The large number of people seeking advice in this area is perhaps not surprising. Despite “Pension Simplification” retirement planning remains complex. Increased job mobility means that by the time they retire many people hold a range of pension plans, some occupational, some personal and unsurprisingly these plans are often not fully understood by those that hold them.
There may be a strong temptation to consolidate pensions in order to cut down on paperwork and ease the administrative burden but before undertaking any consolidation exercise, the benefits offered by your existing schemes should be thoroughly explored. While older contracts may have higher charges they may also offer useful features such as guaranteed minimum growth rates or guaranteed annuity rates (the rate at which the capital will be turned into income once you retire). If you have final salary pensions then a thorough analysis should be carried out to determine the viability of a transfer.
When you come to take benefits from pension schemes the options are again many and varied but unfortunately most people end up buying an annuity from their existing pension provider. If annuity purchase is deemed to be the most suitable means of drawing income, it pays to shop around to get the best possible annuity rate.
Whilst it is crucial to take advice on making the most of your retirement funds it is equally important to ascertain the competence of your adviser. Unfortunately the Financial Services Authority continues to uncover examples of poor advice in relation to retirement planning. With increased longevity the effects of the decisions you make regarding your retirement could be long lasting and it is therefore vita that you take good advice and make the right choices.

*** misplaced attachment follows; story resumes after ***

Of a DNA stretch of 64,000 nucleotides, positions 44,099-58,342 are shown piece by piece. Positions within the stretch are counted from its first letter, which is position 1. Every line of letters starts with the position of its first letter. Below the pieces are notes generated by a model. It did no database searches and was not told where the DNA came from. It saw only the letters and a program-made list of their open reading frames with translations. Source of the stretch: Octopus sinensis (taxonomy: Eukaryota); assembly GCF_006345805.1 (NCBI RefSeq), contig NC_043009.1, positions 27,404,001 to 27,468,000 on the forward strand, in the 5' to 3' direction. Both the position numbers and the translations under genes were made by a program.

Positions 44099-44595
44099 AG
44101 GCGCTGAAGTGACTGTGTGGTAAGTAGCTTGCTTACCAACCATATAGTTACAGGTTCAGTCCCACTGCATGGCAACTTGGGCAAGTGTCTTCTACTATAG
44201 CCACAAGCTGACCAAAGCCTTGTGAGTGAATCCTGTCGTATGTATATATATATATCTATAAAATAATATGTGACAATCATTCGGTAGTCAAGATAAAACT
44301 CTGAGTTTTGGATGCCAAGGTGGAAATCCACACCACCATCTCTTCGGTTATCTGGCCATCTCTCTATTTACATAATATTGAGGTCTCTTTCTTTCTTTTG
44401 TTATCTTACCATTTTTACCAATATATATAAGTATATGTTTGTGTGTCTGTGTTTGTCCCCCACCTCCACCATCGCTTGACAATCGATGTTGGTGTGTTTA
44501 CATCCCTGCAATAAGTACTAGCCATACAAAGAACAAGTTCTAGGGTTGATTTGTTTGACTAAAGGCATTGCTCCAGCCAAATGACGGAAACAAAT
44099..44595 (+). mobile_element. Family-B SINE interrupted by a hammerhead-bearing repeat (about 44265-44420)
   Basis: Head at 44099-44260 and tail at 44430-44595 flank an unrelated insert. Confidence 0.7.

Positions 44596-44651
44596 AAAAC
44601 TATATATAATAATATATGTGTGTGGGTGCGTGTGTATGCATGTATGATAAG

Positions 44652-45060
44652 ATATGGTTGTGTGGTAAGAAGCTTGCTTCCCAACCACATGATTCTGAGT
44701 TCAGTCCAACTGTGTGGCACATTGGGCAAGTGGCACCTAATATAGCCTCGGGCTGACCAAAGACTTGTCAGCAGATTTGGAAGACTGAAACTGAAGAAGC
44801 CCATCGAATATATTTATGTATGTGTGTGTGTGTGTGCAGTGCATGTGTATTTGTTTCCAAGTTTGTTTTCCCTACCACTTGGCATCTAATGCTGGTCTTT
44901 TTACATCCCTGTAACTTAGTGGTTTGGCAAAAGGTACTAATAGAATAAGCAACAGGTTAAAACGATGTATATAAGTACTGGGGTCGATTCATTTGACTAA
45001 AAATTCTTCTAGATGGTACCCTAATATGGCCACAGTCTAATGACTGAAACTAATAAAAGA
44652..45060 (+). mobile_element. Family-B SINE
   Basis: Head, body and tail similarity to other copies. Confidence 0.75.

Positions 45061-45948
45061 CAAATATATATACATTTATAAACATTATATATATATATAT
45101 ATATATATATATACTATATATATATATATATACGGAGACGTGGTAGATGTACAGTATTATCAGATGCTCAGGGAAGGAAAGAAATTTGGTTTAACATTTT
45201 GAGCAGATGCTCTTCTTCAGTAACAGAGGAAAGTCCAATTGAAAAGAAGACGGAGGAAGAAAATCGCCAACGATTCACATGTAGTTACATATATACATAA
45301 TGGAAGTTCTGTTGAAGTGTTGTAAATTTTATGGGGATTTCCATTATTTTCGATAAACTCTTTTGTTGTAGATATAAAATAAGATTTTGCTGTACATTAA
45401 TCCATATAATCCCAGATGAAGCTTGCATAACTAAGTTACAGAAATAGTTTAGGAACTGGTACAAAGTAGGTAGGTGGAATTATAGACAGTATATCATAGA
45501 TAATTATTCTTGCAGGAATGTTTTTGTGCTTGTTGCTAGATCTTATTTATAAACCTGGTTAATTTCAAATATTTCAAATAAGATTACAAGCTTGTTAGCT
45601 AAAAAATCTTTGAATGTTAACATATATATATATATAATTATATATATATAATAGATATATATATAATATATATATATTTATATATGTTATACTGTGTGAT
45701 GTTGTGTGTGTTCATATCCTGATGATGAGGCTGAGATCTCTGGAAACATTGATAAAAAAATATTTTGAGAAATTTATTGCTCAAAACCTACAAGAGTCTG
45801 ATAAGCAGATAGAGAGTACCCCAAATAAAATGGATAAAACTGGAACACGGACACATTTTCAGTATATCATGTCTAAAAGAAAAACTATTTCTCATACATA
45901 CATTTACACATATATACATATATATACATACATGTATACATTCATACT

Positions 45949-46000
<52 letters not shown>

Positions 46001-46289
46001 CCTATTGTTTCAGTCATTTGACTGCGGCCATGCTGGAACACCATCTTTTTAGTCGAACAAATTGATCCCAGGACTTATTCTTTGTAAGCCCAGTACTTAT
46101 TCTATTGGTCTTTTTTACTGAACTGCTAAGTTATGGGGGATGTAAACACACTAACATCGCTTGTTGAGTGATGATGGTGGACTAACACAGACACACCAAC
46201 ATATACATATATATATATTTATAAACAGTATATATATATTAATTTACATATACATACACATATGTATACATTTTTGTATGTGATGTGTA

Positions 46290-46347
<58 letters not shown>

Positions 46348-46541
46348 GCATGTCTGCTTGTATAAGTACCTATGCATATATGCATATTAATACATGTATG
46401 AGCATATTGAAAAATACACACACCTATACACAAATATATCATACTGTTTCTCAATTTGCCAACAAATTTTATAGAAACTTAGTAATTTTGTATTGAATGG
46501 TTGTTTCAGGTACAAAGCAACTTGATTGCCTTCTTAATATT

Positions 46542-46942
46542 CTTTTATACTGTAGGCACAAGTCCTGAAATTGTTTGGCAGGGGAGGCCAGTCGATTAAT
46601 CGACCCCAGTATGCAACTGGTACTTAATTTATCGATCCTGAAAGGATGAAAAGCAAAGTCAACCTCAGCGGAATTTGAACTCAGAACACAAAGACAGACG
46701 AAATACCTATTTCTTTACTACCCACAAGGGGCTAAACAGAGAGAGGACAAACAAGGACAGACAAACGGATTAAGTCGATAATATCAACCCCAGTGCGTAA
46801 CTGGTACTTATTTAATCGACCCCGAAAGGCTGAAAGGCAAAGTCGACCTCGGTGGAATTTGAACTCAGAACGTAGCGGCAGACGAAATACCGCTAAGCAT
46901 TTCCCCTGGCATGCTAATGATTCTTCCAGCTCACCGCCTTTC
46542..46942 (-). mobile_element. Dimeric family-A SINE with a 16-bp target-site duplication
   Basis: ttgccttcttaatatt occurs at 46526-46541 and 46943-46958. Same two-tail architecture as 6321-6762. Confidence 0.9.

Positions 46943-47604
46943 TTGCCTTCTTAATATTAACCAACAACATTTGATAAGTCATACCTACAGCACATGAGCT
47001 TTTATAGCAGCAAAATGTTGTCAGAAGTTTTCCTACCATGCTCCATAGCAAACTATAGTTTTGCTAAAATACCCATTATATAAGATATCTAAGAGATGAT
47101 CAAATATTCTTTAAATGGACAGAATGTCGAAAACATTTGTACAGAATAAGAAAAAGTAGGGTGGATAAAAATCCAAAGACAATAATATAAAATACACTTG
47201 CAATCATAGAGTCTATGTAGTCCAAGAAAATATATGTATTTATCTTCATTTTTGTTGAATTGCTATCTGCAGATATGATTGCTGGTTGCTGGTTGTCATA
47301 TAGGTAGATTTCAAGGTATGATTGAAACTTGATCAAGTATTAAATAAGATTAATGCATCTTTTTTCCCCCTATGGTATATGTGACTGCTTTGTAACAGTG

As the new tax year is upon us, why not take time to re-appraise your financial position. By making some simple changes your financial position could be significantly enhanced. With the new higher rate of income tax and low interest rates, it is time to take action to make sure your financial planning meets your objectives.
Our top 10 tips are listed below;
1) Make use of your ISA allowances
If you are fortunate enough to have savings it is important to make sure that you do not pay unnecessary tax on the interest. The Cash ISA allowance has now been increased to £5,100.
2) Make full use of personal allowances
Your personal allowance will depend on your age and income but if you are not using all of your personal allowance consider whether income producing assets can be transferred from your spouse.
3) Consider ownership of income producing assets